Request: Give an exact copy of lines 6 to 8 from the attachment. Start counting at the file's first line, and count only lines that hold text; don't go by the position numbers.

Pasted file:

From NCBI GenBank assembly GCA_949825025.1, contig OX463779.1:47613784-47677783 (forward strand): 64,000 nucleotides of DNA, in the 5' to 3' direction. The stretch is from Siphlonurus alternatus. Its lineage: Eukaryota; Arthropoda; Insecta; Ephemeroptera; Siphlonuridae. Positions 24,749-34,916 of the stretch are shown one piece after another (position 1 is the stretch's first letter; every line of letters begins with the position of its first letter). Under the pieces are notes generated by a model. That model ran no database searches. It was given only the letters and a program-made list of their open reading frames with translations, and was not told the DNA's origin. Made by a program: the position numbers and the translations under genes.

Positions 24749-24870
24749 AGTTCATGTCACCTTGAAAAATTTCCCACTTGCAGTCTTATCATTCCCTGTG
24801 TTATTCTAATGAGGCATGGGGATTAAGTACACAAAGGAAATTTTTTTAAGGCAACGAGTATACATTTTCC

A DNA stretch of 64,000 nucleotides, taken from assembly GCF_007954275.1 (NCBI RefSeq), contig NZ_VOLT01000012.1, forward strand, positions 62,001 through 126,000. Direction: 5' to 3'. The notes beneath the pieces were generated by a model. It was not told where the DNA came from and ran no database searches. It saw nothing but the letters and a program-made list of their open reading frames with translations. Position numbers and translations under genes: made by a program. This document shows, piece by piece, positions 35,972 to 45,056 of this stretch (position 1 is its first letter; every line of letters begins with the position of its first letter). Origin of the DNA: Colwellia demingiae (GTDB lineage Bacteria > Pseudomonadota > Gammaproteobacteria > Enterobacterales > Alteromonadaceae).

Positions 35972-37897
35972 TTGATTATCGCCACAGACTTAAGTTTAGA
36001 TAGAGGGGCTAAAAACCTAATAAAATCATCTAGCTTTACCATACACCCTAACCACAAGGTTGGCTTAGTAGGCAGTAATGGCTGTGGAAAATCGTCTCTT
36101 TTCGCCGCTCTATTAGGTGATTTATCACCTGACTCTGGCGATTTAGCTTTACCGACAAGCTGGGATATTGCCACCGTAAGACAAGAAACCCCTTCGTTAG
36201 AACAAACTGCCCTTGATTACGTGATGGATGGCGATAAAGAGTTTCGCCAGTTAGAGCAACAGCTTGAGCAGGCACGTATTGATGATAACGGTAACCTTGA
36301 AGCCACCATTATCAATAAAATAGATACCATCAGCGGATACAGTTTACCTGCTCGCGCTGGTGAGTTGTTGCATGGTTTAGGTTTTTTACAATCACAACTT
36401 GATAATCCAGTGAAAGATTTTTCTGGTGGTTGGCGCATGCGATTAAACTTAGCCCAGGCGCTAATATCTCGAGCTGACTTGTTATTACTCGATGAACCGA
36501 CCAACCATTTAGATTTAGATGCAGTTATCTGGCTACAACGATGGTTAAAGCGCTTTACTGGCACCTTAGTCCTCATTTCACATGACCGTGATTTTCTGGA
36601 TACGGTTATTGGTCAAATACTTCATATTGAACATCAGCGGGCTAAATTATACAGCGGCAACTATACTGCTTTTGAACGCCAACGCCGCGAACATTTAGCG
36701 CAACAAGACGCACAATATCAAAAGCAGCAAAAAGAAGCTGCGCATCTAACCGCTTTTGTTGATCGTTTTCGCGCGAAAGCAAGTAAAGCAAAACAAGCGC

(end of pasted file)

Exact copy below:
Positions 35972-37897
35972 TTGATTATCGCCACAGACTTAAGTTTAGA
36001 TAGAGGGGCTAAAAACCTAATAAAATCATCTAGCTTTACCATACACCCTAACCACAAGGTTGGCTTAGTAGGCAGTAATGGCTGTGGAAAATCGTCTCTT